A Guide To End-Of-Life Planning

Updated

Contributing writer

My high school requires all students to take living skills before they graduate: a class designed to prepare us for adulthood after college. It teaches us about taxes, family planning, and more. 

But the one key topic they miss is one that every single person will need: end-of-life planning. Just like family and taxes, it’s something that we will have to do, so why don’t they teach it? I couldn’t find the answer, so I set out on my own quest for more information. 

I found that although subject matter experts wrote many medical studies and articles, few were available from the perspective of the family who lost a loved one or someone from Gen Z or younger. Most of these articles focus on medical perspectives and I couldn’t find any that helped young people and their families understand what to expect about the end-of-life process. 

In March of 2021, I joined Cake (joincake.com), the largest end-of-life planning website in the world, serving 40 million people per year, and have interned there since. This article is from my perspective as a high school girl trying to learn more about end-of-life planning. I came to see that preparing for the end of a person’s life and learning about what happens after loss is not an arduous task but a way to express love for your family. 

WHAT IS END-OF-LIFE PLANNING?

End-of-life planning is making decisions and getting your affairs in order to prepare for when you pass away, including decisions about property, healthcare, digital presence, finances, and more.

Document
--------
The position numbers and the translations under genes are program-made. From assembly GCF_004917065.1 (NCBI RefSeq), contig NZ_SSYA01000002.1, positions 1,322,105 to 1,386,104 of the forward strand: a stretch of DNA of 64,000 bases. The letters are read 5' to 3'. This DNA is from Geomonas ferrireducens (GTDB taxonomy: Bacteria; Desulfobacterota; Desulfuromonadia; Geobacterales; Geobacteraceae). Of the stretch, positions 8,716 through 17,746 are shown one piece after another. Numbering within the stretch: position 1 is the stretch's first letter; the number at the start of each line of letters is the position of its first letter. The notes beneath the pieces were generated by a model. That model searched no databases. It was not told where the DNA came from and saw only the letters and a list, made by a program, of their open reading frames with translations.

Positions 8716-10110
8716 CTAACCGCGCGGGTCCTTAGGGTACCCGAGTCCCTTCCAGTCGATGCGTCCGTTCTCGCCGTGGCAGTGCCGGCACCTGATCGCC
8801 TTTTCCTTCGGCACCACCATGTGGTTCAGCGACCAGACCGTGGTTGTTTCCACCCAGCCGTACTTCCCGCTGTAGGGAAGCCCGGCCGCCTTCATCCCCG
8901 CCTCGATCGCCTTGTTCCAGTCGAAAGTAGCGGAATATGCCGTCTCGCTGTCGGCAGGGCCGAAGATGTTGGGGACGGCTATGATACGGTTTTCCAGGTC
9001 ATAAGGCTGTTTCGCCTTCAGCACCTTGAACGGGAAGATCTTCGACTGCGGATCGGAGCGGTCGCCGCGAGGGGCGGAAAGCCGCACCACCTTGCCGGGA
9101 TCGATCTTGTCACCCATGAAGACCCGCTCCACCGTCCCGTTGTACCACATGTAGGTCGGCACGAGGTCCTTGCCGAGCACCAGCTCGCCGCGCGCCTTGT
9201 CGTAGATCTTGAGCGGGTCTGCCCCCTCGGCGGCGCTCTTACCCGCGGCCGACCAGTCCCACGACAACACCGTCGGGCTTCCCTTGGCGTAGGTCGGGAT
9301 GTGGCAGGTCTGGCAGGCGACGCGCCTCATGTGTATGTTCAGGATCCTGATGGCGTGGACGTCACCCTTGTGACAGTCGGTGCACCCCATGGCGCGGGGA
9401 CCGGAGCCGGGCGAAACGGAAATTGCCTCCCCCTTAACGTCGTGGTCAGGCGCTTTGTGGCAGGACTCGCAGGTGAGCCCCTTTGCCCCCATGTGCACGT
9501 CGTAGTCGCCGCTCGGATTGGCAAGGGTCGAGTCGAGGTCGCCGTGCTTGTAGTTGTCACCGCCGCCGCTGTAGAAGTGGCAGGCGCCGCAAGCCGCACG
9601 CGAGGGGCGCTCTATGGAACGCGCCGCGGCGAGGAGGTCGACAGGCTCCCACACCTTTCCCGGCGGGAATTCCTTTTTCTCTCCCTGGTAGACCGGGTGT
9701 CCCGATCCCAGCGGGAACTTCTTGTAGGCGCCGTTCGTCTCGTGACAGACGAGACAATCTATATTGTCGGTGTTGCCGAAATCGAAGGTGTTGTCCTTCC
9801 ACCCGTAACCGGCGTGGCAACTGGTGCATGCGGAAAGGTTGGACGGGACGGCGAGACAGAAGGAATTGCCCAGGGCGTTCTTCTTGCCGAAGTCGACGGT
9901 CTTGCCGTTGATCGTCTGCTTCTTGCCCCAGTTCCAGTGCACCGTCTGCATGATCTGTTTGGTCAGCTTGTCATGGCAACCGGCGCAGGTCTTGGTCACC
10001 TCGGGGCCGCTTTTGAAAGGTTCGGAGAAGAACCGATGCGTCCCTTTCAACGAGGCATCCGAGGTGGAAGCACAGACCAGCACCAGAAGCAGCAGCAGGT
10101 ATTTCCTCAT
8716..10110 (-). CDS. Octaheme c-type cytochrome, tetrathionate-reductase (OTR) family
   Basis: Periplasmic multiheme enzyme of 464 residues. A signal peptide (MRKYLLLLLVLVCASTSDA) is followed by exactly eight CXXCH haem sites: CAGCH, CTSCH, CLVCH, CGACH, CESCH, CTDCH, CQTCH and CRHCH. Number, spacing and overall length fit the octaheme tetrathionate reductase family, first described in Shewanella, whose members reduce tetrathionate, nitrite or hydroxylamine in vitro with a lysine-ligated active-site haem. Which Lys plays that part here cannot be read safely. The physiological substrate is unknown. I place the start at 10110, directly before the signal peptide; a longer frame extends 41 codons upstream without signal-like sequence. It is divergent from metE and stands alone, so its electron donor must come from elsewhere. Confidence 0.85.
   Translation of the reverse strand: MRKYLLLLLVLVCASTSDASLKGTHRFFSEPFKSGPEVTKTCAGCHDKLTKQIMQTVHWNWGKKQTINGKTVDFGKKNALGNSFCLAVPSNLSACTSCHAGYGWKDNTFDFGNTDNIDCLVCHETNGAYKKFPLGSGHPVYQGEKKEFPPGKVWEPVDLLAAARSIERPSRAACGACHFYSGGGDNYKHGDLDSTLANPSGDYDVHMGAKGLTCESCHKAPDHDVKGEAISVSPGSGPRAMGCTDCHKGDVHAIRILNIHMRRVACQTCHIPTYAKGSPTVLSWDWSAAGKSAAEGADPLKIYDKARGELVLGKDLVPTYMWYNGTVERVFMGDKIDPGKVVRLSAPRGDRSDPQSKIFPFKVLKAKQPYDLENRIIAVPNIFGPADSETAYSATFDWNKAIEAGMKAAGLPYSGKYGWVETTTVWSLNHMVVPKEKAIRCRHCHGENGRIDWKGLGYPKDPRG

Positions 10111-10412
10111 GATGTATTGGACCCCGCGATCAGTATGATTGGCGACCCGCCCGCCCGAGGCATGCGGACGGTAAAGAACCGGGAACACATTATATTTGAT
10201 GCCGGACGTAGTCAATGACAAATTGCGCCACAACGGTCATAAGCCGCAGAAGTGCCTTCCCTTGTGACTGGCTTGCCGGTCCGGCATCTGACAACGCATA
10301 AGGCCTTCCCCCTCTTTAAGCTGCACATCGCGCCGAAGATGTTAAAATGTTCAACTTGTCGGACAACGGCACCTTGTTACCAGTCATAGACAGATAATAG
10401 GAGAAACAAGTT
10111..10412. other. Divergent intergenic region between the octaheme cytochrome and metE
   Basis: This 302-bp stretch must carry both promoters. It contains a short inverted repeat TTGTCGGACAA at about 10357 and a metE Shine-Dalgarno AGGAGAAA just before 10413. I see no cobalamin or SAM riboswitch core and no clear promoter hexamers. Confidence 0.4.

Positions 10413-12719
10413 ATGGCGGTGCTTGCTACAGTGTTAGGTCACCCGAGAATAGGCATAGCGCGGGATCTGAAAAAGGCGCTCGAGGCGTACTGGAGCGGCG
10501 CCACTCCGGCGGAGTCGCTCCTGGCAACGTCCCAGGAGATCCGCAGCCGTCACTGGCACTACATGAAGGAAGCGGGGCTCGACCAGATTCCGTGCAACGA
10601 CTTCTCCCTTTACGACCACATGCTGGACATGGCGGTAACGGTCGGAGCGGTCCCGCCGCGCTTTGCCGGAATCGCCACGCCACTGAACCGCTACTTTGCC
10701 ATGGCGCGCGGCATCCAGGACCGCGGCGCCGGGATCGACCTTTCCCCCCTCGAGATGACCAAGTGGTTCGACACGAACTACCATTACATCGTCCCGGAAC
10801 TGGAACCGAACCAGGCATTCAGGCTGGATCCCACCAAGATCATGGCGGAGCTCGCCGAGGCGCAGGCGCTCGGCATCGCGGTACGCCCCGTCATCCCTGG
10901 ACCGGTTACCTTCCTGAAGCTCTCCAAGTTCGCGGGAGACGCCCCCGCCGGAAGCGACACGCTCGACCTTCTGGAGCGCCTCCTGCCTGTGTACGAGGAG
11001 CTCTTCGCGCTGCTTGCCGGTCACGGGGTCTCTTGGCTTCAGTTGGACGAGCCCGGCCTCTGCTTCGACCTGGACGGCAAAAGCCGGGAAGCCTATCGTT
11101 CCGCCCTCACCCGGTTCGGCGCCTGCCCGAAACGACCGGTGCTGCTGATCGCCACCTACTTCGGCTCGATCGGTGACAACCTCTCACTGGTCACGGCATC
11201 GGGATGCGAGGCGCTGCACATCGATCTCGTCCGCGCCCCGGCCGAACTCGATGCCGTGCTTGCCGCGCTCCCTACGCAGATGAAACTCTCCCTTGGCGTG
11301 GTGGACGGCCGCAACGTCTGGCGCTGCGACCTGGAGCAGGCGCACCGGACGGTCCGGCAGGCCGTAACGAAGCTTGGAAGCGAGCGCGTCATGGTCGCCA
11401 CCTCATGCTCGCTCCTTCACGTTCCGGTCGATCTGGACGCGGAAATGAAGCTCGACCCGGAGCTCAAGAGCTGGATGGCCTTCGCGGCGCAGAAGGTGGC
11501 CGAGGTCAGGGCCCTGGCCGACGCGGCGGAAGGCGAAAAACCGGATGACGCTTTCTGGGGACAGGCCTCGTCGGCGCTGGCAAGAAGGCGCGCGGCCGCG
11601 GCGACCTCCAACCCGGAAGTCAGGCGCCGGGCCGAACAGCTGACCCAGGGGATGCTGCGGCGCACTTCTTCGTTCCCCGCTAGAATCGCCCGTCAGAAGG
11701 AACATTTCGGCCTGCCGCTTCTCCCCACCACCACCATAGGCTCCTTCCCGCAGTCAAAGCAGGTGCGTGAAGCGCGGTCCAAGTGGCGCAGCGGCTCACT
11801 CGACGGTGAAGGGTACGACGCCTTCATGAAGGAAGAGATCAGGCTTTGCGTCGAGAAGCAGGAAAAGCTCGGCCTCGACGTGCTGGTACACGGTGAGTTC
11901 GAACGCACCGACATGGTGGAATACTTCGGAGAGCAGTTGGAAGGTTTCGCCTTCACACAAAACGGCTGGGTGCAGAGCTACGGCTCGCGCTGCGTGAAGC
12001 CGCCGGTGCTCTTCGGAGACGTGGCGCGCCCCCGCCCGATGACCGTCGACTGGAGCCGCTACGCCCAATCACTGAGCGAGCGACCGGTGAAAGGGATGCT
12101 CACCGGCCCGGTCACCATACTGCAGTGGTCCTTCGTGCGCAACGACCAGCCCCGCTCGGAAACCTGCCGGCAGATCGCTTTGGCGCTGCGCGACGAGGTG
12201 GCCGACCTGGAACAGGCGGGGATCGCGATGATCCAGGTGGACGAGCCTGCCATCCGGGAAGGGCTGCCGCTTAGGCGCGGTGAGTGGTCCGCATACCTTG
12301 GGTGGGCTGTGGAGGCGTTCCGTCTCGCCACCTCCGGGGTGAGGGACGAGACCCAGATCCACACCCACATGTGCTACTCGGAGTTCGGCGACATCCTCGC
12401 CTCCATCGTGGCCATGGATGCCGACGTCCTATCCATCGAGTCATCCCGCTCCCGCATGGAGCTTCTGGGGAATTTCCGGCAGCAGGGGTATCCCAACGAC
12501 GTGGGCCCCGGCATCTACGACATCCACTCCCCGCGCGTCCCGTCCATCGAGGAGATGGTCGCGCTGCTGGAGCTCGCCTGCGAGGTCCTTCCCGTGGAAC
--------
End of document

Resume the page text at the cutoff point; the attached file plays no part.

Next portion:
While end-of-life planning is about yourself, others are almost always involved. Family, close friends, physicians, and any institutions with whom you have relationships can be of great help when making these plans and can play a crucial role in your decisions. 

Planning allows everyone involved to have an easier time when we approach death, and it is best to start in advance of a health event because many people struggle to make difficult decisions when they are in a state of duress. Similarly, if you plan in advance, your loved ones will not have to worry about decisions while mourning or dealing with grief.

Talking about the end of life can be daunting. However, addressing it head-on can bring about unmeasurable benefits. Patients who have reflected on their end-of-life wishes are more likely to accept their prognosis and illness [12] and are more likely to be aware of their healthcare options. They may opt for less aggressive medical treatment, such as resuscitation or admission to an intensive care unit, and they may enroll earlier in hospice programs. Some may also feel less guilt about dying, and loved ones can be relieved of some of the stresses of decision-making and instead can spend more time enjoying being with their loved ones and honoring their lives with their presence [8]. This type of planning may alleviate unnecessary pain and discomfort, improve quality of life, and provide a better understanding of decision-making challenges for a person and their caregivers.

 

Contrary to some fears having these end-of-life conversations can be taxing. A study [12] found no evidence that they were significantly associated with increased emotional distress or psychiatric disorders. Instead, the worst outcomes were seen in patients who didn’t report having these conversations. 

While it may be hard to talk about end-of-life at first, having these talks can truly help all those involved. Those who reported having end-of-life conversations with their physicians at baseline received significantly fewer unnecessary medical interventions that caused more suffering. Patients who received aggressive medical interventions had worse quality of life in the final week of life, so there can be a tradeoff between quality of life and extension of life. Caregivers of patients who received aggressive care were at higher risk for developing a major depressive disorder, experiencing regret, and feeling unprepared for the patient’s death, compared with caregivers of patients who did not receive aggressive care [12]. The above is true for having end-of-life conversations with doctors or specialists.

Shows steps to include in creating a end-of-life plan

 

WHAT SHOULD BE A PART OF AN END-OF-LIFE PLAN?

End-of-life planning encompasses not only what people want to have done with their assets, but also other factors, like how a person may want to approach medical and comfort care.